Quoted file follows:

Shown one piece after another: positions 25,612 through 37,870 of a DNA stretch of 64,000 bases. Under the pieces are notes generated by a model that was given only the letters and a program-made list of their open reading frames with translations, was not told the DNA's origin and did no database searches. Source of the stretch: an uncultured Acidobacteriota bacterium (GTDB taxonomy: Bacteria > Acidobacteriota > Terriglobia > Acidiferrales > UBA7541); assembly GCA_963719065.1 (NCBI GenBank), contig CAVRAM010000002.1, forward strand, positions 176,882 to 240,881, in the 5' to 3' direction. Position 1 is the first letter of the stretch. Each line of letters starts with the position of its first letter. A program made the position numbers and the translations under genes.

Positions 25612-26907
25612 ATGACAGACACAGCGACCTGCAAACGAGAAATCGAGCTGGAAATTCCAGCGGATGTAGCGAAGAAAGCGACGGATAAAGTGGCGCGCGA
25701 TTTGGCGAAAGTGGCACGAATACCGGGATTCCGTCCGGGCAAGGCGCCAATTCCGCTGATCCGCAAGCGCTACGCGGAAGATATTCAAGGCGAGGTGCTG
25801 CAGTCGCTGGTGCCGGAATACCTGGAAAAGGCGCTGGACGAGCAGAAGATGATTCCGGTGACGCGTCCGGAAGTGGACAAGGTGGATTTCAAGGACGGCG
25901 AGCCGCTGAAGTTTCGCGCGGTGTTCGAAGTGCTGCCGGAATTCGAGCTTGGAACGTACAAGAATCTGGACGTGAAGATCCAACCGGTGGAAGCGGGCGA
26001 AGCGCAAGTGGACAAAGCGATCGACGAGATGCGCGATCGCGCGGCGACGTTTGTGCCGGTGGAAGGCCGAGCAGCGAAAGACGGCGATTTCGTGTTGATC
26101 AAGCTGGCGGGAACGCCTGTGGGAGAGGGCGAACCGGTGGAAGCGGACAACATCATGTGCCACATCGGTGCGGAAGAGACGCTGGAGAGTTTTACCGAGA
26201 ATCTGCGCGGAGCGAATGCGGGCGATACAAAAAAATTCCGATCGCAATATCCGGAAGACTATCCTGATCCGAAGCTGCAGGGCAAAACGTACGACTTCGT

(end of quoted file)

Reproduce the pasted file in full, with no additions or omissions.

Shown one piece after another: positions 25,612 through 37,870 of a DNA stretch of 64,000 bases. Under the pieces are notes generated by a model that was given only the letters and a program-made list of their open reading frames with translations, was not told the DNA's origin and did no database searches. Source of the stretch: an uncultured Acidobacteriota bacterium (GTDB taxonomy: Bacteria > Acidobacteriota > Terriglobia > Acidiferrales > UBA7541); assembly GCA_963719065.1 (NCBI GenBank), contig CAVRAM010000002.1, forward strand, positions 176,882 to 240,881, in the 5' to 3' direction. Position 1 is the first letter of the stretch. Each line of letters starts with the position of its first letter. A program made the position numbers and the translations under genes.

Positions 25612-26907
25612 ATGACAGACACAGCGACCTGCAAACGAGAAATCGAGCTGGAAATTCCAGCGGATGTAGCGAAGAAAGCGACGGATAAAGTGGCGCGCGA
25701 TTTGGCGAAAGTGGCACGAATACCGGGATTCCGTCCGGGCAAGGCGCCAATTCCGCTGATCCGCAAGCGCTACGCGGAAGATATTCAAGGCGAGGTGCTG
25801 CAGTCGCTGGTGCCGGAATACCTGGAAAAGGCGCTGGACGAGCAGAAGATGATTCCGGTGACGCGTCCGGAAGTGGACAAGGTGGATTTCAAGGACGGCG
25901 AGCCGCTGAAGTTTCGCGCGGTGTTCGAAGTGCTGCCGGAATTCGAGCTTGGAACGTACAAGAATCTGGACGTGAAGATCCAACCGGTGGAAGCGGGCGA
26001 AGCGCAAGTGGACAAAGCGATCGACGAGATGCGCGATCGCGCGGCGACGTTTGTGCCGGTGGAAGGCCGAGCAGCGAAAGACGGCGATTTCGTGTTGATC
26101 AAGCTGGCGGGAACGCCTGTGGGAGAGGGCGAACCGGTGGAAGCGGACAACATCATGTGCCACATCGGTGCGGAAGAGACGCTGGAGAGTTTTACCGAGA
26201 ATCTGCGCGGAGCGAATGCGGGCGATACAAAAAAATTCCGATCGCAATATCCGGAAGACTATCCTGATCCGAAGCTGCAGGGCAAAACGTACGACTTCGT